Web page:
Results and discussion

The first results concern the general trends of RV variability. As we can see from Table 15.1, which summarizes our results, most of the stars in the N sample are RV variables, at an accuracy of 5 m s-1. The lower percentage ofRV variables in the S sample is clearly due to the lower accuracy obtained with FEROS.

M/Ms

Figure 15.2. The metallicity distribution versus mass for the S stars. The three stars hosting exoplanets are marked with box-and-tick symbols. Our candidates are not preferentially metal-rich.

Another interesting aspect of our statistics is that we have a large number of planet-host candidates (15% in the N sample and, a similar number in the S sample). This percentage is very high, and, if most of these stars are confirmed to host exoplanets, it is much higher than what is usually found in comparable surveys of main-sequence stars. This discrepancy is even larger when considering that among our evolved stars there are no short-period, hot Jupiters (Mayor and Queloz 1995), since they would be engulfed by their extended stellar atmospheres. Our stars have, on average, masses much larger than the typical masses of the main-sequence stars surveyed in RV studies. This might be one possible key for the interpretation of the results; it would indicate a very steeply increasing probability of formation of exoplanets with increasing stellar mass.

Remarkably, of the four stars which have been confirmed to host planets so far, none is metal-rich. Admittedly, our metallicity distribution for giant stars does not peak towards metal-rich stars, but the planet-hosting stars do not belong to the metal-rich tail of our distribution. Conversely, one of them (HD 47536) is the most metal-poor star of both samples. This can be clearly seen from Figure 15.2, which shows the metallicity-mass distribution of the S sample, in which the planet-host candidates are marked.

Figure 15.3. The metallicity-age distribution for our S stars. The sample has been re-sampled to give a similar number of stars for each age bin. In spite of a large metallicity spread for old stars, a clear age-metallicity relationship is present.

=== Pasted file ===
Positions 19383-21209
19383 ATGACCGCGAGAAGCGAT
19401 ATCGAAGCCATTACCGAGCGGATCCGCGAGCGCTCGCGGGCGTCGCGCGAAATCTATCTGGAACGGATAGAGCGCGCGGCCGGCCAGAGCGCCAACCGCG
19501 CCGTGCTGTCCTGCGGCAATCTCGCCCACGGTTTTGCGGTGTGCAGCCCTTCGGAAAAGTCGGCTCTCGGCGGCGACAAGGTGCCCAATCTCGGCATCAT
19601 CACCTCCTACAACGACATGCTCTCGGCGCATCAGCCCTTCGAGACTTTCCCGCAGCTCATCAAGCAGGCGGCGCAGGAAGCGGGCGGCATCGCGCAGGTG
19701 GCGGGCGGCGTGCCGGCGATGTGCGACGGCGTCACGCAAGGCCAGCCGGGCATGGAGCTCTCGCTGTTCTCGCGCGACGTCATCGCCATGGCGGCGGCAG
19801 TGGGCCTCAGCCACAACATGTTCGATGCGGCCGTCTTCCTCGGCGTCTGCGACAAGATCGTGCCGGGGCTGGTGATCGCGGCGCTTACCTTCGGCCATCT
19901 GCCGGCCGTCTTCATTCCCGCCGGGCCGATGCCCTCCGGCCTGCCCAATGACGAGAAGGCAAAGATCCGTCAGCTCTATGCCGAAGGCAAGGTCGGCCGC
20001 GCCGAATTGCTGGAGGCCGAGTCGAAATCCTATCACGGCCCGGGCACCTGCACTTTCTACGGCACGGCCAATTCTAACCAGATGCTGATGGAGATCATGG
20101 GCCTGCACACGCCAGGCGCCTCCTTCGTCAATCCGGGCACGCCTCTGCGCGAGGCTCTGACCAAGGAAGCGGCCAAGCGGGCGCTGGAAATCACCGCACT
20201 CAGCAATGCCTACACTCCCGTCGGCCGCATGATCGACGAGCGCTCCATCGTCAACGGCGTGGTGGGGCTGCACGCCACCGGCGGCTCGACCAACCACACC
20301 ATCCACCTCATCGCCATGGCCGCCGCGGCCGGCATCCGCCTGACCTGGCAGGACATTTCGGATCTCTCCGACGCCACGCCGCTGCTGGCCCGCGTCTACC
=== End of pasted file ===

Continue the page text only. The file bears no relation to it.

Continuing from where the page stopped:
Figure 15.3. The metallicity-age distribution for our S stars. The sample has been re-sampled to give a similar number of stars for each age bin. In spite of a large metallicity spread for old stars, a clear age-metallicity relationship is present.

Finally, thanks to our accurate age reconstruction, we are able to investigate (for the first time using evolved stars) the age-metallicity relationship in the Solar neighborhood.

The first striking point is that the young (i.e. aged <1 Gyr) stars have a small spread in [Fe/H] (a = 0.09), comparable to the measurement errors. In spite of a larger spread in the metallicity distribution of older stars, a clear age-metallicty relationship is present in our sample, as shown in Figure 15.3, which shows the age-metallicity relationship for the S stars. The relationship would indicate a very modest increase in [Fe/H] over the last 3-4 Gyr, together with an increase of ~0.3-0.5 dex in the previous 10 Gyr. This result seems at odds with the results obtained by Nordstrom et al. (2004) for a much larger sample of main-sequence stars. It is beyond the scope of this paper to discuss this discrepancy; however, we note that determination of the age of main-sequence stars might be very critical, as pointed out e.g. by Pont and Eyeer (2004), who found a clear age-metallicity relationship from their analysis of main-sequence stars, once ages had been reviewed critically.

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